The Austrian school of economics holds that the complexity of human behavior makes mathematical modeling of the evolving market extremely difficult (or undecidable). They advocate a laissez-faire approach to the economy. Austrian School economists advocate the strict enforcement of voluntary contractual agreements between economic agents, and hold that commercial transactions should be subject to the smallest possible imposition of forces they consider to be coercive (in particular the smallest possible amount of government intervention). Some important figures involved with the Austrian school of economics include the following: Carl Menger, Ludwig Von Mises, and Friedrich von Hayek.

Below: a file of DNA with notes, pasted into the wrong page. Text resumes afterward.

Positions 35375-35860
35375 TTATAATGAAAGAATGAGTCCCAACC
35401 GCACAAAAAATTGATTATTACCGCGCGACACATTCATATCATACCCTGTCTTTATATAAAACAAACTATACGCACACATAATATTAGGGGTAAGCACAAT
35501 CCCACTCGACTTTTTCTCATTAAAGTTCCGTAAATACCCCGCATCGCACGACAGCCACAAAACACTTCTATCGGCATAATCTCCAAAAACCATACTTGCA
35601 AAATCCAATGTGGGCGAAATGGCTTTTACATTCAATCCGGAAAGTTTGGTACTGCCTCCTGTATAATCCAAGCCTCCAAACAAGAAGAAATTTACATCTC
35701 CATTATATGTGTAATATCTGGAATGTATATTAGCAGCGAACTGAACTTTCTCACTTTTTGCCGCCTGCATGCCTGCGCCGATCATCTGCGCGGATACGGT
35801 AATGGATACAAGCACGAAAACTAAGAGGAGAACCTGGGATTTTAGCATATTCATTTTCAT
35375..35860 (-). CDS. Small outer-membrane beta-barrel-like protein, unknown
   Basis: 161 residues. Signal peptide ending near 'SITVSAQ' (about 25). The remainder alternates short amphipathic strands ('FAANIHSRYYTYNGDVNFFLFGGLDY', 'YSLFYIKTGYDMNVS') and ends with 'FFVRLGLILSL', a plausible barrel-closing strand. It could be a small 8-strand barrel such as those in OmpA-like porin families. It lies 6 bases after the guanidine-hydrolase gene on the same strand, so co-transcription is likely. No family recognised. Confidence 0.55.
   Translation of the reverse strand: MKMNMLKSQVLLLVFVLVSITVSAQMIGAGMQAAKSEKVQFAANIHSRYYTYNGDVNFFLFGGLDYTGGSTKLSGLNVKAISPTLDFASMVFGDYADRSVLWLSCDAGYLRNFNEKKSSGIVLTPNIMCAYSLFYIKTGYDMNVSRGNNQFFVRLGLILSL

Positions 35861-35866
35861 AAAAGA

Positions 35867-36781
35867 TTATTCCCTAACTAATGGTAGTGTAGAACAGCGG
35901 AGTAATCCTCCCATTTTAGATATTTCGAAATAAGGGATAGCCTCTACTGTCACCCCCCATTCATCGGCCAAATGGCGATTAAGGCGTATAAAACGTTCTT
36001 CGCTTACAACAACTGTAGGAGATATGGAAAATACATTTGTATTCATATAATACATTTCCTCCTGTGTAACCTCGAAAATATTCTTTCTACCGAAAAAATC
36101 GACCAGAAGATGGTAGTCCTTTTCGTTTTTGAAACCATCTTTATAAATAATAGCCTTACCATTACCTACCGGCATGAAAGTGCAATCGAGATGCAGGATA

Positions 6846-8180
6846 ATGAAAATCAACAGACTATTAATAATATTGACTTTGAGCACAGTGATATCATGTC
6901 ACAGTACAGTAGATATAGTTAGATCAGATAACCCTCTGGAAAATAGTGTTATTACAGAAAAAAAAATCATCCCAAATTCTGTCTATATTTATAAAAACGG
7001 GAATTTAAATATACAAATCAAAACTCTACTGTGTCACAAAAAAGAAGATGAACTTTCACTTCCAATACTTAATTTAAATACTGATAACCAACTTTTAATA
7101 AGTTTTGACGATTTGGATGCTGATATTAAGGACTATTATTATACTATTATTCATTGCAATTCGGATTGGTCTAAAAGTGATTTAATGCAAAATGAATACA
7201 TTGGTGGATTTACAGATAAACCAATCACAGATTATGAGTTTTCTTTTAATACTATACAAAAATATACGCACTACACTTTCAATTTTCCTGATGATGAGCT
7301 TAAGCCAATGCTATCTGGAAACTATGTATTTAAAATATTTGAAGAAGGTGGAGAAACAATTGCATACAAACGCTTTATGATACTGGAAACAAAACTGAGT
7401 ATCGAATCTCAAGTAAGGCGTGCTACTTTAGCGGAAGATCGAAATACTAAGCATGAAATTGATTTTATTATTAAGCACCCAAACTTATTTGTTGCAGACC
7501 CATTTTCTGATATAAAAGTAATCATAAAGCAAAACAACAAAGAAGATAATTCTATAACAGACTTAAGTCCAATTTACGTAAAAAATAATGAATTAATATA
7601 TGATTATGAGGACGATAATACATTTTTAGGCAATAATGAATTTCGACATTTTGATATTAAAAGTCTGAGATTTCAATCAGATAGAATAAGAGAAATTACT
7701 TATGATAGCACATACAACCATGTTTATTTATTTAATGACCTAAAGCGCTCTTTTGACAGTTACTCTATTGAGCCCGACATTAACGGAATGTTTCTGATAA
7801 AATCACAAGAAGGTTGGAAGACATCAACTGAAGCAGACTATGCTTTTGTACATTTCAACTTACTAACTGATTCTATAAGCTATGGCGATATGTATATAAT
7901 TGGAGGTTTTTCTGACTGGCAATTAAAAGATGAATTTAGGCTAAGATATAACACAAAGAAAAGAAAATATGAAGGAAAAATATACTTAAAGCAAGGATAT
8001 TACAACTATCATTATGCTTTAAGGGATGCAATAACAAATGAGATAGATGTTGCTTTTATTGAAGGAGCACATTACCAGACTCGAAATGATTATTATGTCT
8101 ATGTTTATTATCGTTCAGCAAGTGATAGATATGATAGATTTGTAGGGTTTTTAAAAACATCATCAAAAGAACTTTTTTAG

The School derives its name from its predominantly Austrian founders and early supporters, first of which was Carl Menger, one of the main contributors to the 'marginal utility revolution'. The 'Austrian School' comes from a derisive name of the German Historical School of economics, who argued against the Austrians during the Methodenstreit ("methodology struggle").